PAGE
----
Sport AFL AFL Finals 2017: The lengthy drought Essendon is desperate to end

AFL Finals 2017: The lengthy drought Essendon is desperate to end

essendon bombers
Zach Merrett celebrates an Essendon win with Jobe Watson. Photo: Getty
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Essendon’s recent woes are well documented.

The supplements saga that tore apart the club – and saw the Bombers banned from the 2013 finals series and most of the club’s stars suspended for the 2016 season – was the biggest scandal the AFL has ever seen.

In truth, though, the Bombers, without a finals win since 2004, have struggled for more than a decade.

But that can all change on Saturday evening as John Worsfold’s revitalised Bombers head to Sydney to face the in-form Swans in elimination final that has all the ingredients of a classic.

The two sides played out a thriller at the SCG in June, in which Essendon snatched defeat from the jaws of victory, giving up a 19-point lead with less than five minutes to go and losing after the siren.

But it was a statement performance from the Bombers, who have showed they can match it with the best in terrific wins over Port Adelaide and Geelong in an impressive 2017 season.

“I’m really looking forward to the game,” Essendon legend Simon Madden told The New Daily.

“If we win, fantastic. If we don’t, hopefully we learn something from it.

“But I reckon we’re a good chance. Essendon people are really pleased at where we are.

“One of the good things this year is when I have a conversation with people it’s not about what we did or what we should have done [in the supplements saga], it’s about ‘should Hooker be forward or back’?”

“It’s all about footy and nothing else, which is fantastic.”

Madden, who played in 378 matches for the Bombers and starred in the club’s back-to-back premierships of 1984-85, believes they are now well-placed for a period of sustained success.

“We’re tracking well. I would like to see us back to where I think we could be and should be, which is multiple years in the finals,” the four-time club best and fairest said.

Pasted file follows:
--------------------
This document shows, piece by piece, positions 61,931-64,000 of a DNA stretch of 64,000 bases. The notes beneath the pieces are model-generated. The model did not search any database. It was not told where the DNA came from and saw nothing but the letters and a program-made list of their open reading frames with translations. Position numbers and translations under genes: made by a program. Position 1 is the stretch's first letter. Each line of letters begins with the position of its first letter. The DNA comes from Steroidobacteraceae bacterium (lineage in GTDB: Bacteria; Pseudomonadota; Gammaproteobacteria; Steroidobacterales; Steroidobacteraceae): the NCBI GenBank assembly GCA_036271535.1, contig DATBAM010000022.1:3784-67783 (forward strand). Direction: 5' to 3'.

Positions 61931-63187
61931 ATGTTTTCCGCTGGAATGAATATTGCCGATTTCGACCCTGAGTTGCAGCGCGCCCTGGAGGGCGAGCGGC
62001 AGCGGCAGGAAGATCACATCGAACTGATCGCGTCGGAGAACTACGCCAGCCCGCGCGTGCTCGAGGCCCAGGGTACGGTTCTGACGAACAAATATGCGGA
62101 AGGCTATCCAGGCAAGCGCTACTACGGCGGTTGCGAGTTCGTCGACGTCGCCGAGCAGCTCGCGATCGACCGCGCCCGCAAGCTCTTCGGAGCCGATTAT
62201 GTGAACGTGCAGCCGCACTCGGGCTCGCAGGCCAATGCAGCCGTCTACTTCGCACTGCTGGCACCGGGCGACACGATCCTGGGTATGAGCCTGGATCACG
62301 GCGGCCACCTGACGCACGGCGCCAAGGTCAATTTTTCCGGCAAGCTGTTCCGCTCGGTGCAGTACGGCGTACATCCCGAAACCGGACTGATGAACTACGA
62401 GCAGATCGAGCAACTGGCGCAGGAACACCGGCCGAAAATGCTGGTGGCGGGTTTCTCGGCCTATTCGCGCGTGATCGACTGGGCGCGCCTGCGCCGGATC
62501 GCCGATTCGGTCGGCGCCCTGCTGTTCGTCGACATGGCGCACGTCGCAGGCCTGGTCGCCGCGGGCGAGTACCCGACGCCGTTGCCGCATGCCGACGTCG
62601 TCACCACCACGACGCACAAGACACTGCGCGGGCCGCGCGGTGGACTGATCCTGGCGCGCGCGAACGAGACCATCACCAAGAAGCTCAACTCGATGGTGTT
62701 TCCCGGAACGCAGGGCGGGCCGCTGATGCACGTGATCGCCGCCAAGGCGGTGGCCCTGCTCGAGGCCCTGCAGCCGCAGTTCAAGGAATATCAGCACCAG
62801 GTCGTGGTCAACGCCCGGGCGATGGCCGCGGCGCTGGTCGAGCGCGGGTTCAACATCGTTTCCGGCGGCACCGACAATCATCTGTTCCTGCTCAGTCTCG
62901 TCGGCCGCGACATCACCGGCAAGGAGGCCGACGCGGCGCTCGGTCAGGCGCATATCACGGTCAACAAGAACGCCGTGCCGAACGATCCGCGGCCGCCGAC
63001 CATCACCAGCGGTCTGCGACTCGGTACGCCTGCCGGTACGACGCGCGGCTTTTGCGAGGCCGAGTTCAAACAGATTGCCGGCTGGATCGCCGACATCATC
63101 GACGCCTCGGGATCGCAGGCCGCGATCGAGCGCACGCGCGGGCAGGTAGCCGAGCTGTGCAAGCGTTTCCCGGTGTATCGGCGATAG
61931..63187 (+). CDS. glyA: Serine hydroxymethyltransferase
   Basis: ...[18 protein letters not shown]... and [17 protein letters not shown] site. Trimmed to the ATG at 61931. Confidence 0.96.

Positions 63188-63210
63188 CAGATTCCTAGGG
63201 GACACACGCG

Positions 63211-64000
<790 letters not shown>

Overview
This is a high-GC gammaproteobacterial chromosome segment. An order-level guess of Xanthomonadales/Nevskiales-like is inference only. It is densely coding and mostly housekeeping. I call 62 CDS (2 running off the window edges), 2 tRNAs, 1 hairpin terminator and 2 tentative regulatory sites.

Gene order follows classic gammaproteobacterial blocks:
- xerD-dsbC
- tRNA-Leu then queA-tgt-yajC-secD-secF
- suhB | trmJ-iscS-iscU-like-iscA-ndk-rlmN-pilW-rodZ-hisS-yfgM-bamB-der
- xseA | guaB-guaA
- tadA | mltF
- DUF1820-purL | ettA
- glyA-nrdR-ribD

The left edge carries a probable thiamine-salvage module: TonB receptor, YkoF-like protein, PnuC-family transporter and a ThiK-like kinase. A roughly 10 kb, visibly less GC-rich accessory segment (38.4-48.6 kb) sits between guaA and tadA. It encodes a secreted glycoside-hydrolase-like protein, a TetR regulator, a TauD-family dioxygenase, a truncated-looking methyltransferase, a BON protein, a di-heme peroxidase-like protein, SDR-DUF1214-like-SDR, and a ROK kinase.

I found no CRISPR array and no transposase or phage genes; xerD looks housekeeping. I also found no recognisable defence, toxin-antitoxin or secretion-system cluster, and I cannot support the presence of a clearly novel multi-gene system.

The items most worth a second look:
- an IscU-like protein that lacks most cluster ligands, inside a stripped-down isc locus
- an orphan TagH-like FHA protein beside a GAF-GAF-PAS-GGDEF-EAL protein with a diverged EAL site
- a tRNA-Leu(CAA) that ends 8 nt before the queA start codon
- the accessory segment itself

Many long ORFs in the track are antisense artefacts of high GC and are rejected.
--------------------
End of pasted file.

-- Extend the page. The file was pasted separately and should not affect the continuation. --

“We can actually start to think and act and talk like a proper footy team again.

“In some ways, it’s a great success to get to the finals. (But) successful footy teams talk about staying in the finals and winning flags.

Joe Daniher has kicked 62 goals this season. Photo: Getty

The 1985 Norm Smith Medallist, who is particularly enjoying seeing younger players like Joe Daniher, Andrew McGrath and Orazio Fantasia emerge, said breaking that finals drought could quickly lead to bigger and better things.

“It’s going to be hard because Sydney’s a great side, but we learnt some lessons from the last time we played them and you just never know – once you’re in it you give yourself a chance,” he added.

“The best thing you can do is win a final.

“I can remember we got in the finals and lost a couple of elimination finals and you question yourself, and then you win one and all of a sudden you go ‘Oh, I like this’, so you understand what it’s all about.

“While it’s great to be there, winning one is a huge step.”

Madden’s premiership teammate Paul Vander Haar is one who’s daring to dream that premiership cup number 17 is just around the corner.

“I reckon it was fantastic for footy last year with the Bulldogs getting up after all those years,” Vander Haar told The New Daily.

“There’s always an underrated side that comes up.

“Hopefully it’s like the Bulldogs last year, that everything goes right, that all of the players are 100 per cent and have got the right attitude.

“If they do get up (against Sydney), their confidence is going to be sky high, which is a major factor.

“All of sudden they might become favourites!”

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